This is the fourth of a five-part series.

In the first three parts of this series I have tried to paint a bleak picture of what the legal availability of physician-assisted suicide means for vulnerable individuals and Canadian culture generally. On the other hand, while this legal battle seems unwinnable at this stage, I am not without hope. The church has lived through bleak times before. 

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Last Tuesday, I was lucky to be a member of an ecumenical and interfaith delegation that went to the provincial legislature to present a joint statement calling for more palliative care in our province and conscience rights for health care workers and institutions in light of Canada's new laws on assisted suicide.  The delegation included Roman and Ukrainian Catholic, Anglican, Church of Jesus Christ of Latter Day Saints, Evangelical, and Muslim delegates and represented a much larger group of signatories to the joint statement that included Jewish, Muslim, and a great many Christian communities.

While it is not necessary to appeal to Scripture or the authority of the Church to demonstrate that assisted suicide is bad for people and for society (you’ll notice I made no such appeals in the first four parts of this series), that does not mean that Christian faith is of no help for our present situation. 

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By Brett Salkeld

The following is the third of a five-part series.

We live in a culture that makes an idol out of choice. In our basic and unquestioned public discourse choice per se, without any reference to the object of that choice, is seen as a basic good. Choice is understood as the sine qua non for authentic human freedom. Take away someone’s choice in any matter and you limit their freedom. This is seen as acceptable only when their choice might harm others.

This is the second of a five-part series.  In the first part of this series we looked at the claim that, “An assisted dying law would not result in more people dying, but in fewer people suffering.” We saw that, while the statement is true, it is irrelevant. No kind of killing increases the number of people dying for the simple reason that everybody dies. But there is another problem with this statement: it imagines death as the solution to suffering. This is a dangerous idea. People contemplating suicide do not want to die. They can simply see no other way out of their suffering.

This is the first of a five-part series on assisted suicide by Archdiocesan Theologian Brett Salkeld.  It is being co-published on his Archdiocesan blog sAsk-a-Theologian and in the Prairie Messenger every two weeks.  Parishes are very welcome to print and distribute this material in their Sunday bulletins and to provide the link to this blog in their bulletins and other communications platforms, i.e., Facebook pages, e-mail listservs, etc. ____________________________________________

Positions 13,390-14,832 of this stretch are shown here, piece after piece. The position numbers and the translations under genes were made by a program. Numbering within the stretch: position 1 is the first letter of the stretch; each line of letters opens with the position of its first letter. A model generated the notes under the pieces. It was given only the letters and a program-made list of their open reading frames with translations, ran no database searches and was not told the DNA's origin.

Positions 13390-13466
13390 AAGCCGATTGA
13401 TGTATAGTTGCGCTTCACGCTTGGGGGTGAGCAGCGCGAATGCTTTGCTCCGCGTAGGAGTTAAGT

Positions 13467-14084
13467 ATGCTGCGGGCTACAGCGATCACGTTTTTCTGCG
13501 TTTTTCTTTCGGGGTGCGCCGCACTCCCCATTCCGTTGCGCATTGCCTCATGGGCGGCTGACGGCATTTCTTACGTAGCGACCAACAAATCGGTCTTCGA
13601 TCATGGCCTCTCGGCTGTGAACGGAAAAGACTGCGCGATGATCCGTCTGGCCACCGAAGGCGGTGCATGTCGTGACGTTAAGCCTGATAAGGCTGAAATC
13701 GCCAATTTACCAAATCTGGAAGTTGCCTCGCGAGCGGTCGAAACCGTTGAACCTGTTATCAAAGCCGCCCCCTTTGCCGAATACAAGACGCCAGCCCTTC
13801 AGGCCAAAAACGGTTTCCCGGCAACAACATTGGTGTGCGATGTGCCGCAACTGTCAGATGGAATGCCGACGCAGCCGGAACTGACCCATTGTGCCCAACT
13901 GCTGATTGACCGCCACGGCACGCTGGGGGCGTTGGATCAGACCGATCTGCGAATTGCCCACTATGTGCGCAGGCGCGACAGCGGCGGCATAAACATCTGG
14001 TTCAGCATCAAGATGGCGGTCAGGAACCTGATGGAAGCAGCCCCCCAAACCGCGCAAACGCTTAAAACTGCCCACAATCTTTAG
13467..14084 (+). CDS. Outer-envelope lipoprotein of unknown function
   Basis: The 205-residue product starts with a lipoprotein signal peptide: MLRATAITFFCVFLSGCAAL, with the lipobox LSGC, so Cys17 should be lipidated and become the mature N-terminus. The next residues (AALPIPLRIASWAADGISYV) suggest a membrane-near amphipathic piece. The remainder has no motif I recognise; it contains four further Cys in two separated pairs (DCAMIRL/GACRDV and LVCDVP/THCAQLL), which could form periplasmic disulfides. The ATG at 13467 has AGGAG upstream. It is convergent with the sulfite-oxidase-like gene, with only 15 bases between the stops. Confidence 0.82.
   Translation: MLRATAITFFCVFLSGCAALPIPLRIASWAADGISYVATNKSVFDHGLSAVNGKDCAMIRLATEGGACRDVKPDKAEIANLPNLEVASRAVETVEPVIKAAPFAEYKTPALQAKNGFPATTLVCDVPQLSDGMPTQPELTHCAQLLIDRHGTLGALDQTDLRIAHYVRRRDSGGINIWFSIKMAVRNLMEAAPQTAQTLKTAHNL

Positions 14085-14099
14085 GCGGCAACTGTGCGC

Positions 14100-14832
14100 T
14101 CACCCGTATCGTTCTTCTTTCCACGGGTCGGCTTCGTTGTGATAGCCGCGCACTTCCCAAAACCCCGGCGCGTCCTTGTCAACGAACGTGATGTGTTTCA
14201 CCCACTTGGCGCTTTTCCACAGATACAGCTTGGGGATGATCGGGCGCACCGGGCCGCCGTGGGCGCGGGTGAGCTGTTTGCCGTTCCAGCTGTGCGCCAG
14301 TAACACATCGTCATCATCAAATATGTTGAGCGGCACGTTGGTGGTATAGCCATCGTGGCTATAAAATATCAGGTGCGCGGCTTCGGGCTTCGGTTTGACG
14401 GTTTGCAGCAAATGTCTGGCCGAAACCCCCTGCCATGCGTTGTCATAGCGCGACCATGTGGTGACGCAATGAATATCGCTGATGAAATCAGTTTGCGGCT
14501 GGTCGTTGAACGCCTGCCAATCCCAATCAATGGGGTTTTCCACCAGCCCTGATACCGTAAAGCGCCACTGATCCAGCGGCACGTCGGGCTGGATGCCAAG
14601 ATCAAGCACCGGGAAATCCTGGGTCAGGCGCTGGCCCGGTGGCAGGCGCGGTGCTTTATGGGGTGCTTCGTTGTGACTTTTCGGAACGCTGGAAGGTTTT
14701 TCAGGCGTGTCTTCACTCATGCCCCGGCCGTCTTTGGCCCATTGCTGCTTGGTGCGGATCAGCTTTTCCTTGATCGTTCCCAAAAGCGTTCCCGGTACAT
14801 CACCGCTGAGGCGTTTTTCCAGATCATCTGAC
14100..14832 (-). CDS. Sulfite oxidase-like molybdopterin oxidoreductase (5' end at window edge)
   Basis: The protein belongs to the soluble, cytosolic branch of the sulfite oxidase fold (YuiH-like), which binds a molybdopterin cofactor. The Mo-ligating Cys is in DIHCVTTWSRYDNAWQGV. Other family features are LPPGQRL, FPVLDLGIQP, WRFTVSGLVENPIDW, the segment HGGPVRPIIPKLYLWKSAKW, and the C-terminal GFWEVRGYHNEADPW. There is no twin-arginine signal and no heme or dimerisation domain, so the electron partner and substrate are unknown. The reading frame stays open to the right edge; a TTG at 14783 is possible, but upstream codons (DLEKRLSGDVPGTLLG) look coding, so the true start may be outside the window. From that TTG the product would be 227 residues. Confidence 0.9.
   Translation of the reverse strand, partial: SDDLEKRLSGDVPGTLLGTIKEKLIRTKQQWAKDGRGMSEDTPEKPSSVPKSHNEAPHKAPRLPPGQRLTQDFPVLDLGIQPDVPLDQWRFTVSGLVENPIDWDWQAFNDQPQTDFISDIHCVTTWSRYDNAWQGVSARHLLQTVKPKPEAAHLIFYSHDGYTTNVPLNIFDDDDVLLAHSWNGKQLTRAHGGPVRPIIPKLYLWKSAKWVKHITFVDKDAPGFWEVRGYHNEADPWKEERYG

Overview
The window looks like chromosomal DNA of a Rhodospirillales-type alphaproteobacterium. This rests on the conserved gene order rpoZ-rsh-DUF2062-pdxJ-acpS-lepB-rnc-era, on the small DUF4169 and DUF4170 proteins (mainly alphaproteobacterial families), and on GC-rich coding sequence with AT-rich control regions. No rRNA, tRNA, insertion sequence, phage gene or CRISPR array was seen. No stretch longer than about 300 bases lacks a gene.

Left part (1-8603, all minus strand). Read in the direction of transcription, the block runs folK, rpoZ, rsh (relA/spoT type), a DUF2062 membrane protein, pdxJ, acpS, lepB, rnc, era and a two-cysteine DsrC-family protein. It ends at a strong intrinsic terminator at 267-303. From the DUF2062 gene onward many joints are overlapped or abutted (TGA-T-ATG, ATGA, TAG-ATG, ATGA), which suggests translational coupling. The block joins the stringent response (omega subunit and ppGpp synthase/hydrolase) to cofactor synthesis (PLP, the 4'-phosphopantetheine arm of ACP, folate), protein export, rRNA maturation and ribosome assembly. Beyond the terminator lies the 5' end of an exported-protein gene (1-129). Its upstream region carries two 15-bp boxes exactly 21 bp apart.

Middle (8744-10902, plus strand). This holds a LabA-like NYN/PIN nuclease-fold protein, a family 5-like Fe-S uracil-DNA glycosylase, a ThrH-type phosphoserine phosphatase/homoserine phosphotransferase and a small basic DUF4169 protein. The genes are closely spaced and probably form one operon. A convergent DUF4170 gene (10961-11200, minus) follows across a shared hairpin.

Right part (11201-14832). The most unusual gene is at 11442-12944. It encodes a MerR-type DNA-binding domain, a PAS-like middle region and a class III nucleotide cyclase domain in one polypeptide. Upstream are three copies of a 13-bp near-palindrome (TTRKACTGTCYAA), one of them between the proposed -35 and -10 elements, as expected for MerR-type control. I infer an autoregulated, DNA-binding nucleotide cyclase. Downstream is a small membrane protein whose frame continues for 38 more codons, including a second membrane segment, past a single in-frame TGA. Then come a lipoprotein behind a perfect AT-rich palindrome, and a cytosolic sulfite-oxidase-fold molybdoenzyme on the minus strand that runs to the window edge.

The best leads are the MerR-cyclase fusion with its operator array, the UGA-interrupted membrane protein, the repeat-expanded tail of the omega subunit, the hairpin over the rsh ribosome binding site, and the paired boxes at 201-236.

I have recently come across questions about dialogue in the Catholic tradition in at least three different contexts.  First of all, Pope Francis’s prayer intention for January 2016 was interreligious dialogue.  This got a lot more play than is normal for a Pope’s monthly intention because it was also the first time the Vatican accompanied the announcement of the Pope’s prayer intention with a video.  Many Catholics expressed concern about this choice of intention.  “Why dialogue with false religions?” they asked.  “Shouldn’t we be evangelizing people instead?  Isn’t dialogue an admission of relativism?  Aren’t we saying, or at least implying, that all religions are equally true?”
Second, at our most recent diaconate formati

One of the most difficult teachings of the Catholic Church for contemporary people to understand is the Perpetual Virginity of Mary.  Actually, in one way, it is one of the easiest things to understand.  We may not have any sense of what it means to be conceived without Original Sin (the meaning of the doctrine of the Immaculate Conception) because we simply cannot imagine that.  We can, on the other hand, imagine what perpetual virginity is, namely, that Mary never had sexual intercourse throughout the course of her life.

Frank Flegel recently wrote a blog expressing his confusion over the question of conscience and its relation to Church teaching.  Frank had recently attended two events in our Archdiocese where the speakers, a priest and Catholic ethicist Father Mark Miller, CSsR, and the Bishop Emeritus of Victoria Remi de Roo, made comments about the primacy of conscience that seemed to conflict with the idea that Catholics are required to follow Church teaching on important moral issues (among other things!).

Archbishop Daniel Bohan would like Catholic families to reintroduce or reemphasize the practice of saying grace before meals in this 100th Anniversary of our being an Archdiocese.  Pretty simple.  Pretty easy to do.  But will it make any difference?  Can something as small as a memorized prayer before a family meal stand up to the massive pressures we often feel against our faith in contemporary culture?

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Dr. Brett Salkeld
Archdiocesan Theologian
306.352.1651 Ext 214

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